May 24, 2010 in City

State leases land for vineyard

Aim is to diversify trust that helps fund schools
Shannon Dininny Associated Press
 

Grape industry

Washington is home to more than 650 wineries and 36,000 acres of wine grapes. The industry generates more than $3 billion in the state economy.

BENTON CITY, Wash. – State and local officials marked the start of grape planting Friday at a new vineyard on Washington state trust land that promises to provide extra funding for the state’s schools.

A 404-acre development in central Washington’s lower Yakima Valley is aimed at diversifying assets of the trust that provides millions of dollars in non-tax revenue to Washington schools.

Most school trust lands managed by the state Department of Natural Resources are in forestry, though there is some agricultural land.

Washington Commissioner of Public Lands Peter Goldmark estimates the vineyard’s value will be 10 times that of a forest once it enters full production.

“Each crop for forestry takes 60 years. Once the grapes are up and established, there will be a crop every year,” Goldmark said at Friday’s ceremony to celebrate the start of planting. “Because it’s such high-value agricultural land, it’s a significant investment.”

The vineyard sits on the side of Red Mountain, a dusty hill once covered in sagebrush that has been increasingly planted in wine grapes in recent years. The federal government recognized it as the state’s fifth wine appellation, or grape-growing region, in 2001 for its unique soil and climate.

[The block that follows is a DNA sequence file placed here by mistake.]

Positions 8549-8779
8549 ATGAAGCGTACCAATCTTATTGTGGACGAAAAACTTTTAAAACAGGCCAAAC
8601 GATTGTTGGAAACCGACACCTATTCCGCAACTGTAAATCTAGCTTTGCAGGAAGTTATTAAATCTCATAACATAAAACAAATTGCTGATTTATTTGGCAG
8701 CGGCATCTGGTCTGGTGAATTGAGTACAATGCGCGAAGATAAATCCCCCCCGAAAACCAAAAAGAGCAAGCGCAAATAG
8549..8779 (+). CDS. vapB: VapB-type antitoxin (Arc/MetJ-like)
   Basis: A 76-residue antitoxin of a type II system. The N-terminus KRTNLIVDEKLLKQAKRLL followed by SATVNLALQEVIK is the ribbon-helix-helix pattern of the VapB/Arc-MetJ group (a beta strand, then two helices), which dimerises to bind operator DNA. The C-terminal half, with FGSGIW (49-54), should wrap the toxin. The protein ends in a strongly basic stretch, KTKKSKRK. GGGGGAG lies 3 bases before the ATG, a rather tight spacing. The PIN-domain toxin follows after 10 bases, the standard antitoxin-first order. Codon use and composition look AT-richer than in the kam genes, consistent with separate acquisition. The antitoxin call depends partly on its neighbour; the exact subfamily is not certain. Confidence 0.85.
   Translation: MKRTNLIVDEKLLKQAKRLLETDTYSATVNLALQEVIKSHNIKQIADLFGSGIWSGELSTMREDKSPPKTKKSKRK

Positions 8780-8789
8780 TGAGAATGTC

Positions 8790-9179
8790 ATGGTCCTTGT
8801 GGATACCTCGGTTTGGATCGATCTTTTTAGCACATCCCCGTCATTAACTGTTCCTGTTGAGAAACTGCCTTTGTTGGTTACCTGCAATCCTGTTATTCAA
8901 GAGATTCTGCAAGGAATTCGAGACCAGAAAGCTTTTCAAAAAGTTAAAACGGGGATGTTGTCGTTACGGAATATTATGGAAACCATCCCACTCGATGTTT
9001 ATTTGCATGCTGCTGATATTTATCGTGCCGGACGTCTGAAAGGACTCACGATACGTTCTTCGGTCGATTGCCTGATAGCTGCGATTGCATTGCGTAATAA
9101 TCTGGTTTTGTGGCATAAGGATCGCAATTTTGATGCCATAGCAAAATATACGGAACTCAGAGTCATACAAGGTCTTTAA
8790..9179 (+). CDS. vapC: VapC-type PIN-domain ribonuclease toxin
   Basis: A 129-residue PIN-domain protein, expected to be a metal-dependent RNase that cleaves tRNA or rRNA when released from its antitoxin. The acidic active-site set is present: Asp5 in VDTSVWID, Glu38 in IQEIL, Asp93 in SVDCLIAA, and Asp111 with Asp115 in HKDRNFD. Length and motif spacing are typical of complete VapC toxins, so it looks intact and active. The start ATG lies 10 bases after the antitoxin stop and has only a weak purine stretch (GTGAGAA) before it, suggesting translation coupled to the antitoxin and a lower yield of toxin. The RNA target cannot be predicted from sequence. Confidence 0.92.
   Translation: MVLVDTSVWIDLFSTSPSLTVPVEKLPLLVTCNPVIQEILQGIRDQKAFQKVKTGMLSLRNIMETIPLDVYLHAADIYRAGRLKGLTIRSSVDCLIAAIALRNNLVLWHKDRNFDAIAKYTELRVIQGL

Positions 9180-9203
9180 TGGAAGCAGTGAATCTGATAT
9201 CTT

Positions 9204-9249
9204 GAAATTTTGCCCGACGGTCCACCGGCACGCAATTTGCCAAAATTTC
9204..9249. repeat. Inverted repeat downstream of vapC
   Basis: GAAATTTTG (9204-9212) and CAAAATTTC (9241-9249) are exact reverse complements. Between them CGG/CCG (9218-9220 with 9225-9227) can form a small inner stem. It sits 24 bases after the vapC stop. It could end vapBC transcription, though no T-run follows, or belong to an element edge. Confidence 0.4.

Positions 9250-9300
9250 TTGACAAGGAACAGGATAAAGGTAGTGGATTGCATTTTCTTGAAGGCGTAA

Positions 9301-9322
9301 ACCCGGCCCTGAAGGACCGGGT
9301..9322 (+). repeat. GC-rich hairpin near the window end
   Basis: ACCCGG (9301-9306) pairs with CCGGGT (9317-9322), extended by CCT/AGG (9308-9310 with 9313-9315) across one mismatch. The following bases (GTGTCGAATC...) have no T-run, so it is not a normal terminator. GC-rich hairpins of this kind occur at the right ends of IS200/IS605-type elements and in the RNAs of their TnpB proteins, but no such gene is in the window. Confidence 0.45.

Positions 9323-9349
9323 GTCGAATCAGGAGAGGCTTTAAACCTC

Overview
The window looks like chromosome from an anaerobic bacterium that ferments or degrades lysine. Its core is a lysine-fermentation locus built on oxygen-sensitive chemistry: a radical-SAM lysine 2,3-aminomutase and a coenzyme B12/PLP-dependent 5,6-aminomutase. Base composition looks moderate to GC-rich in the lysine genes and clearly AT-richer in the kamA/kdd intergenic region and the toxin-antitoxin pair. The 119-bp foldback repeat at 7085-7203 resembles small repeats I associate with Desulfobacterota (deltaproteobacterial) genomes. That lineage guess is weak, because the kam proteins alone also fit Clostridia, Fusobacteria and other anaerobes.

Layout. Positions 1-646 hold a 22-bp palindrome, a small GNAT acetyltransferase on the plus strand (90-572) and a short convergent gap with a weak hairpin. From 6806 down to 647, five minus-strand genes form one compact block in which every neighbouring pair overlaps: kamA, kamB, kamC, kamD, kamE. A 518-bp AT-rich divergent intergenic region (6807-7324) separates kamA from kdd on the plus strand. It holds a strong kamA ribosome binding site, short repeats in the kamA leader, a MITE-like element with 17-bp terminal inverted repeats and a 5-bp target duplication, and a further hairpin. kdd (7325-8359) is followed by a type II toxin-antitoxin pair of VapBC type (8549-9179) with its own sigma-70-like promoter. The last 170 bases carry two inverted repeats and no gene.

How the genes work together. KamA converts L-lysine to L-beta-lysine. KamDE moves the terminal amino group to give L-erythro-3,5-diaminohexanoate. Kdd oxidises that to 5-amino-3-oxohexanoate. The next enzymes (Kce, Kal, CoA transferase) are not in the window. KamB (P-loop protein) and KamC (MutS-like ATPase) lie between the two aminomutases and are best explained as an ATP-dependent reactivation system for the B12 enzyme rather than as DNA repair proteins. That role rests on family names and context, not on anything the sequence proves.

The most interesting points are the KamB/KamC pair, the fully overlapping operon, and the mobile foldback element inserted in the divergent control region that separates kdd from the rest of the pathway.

Dozens of wineries have opened there as well, including the $6 million Col Solare winery that was a partnership of Ste. Michelle Wine Estates, the largest wine company in the Northwest, and Europe’s famed Antinori family. The opening marked the most significant international investment in Washington’s booming wine industry.

Red Mountain is known for its red wines: cabernet sauvignon, merlot, cabernet franc, syrah and malbec.

Paul Keltinick and Dick Shaw of Vintage Partners LLC, which leased the ground, plan to plant almost entirely cabernet sauvignon grapes. The group already has contracts with Col Solare for the grapes and aims to build a winery.

Once the vineyard is in full production, the lease will pay about $375,000 per year to the state for 50 years.

Shaw said he was pleased with the lease, and has high hopes for the site.

“It’s been a long time in the running and it’s now coming to fruition,” he said.

Jim Holmes, an area grower who planted some of the first grapes on Red Mountain in 1975, now farms 160 acres at his vineyard down the road. Thirteen varieties of wine grapes grow there.

“We had no vision this would occur,” he said, waving to the acres of vineyards on the sweeping hillside. “We just hoped maybe what we were doing was adequate, and adequate means someone is buying the grapes. Now this area is world famous.”

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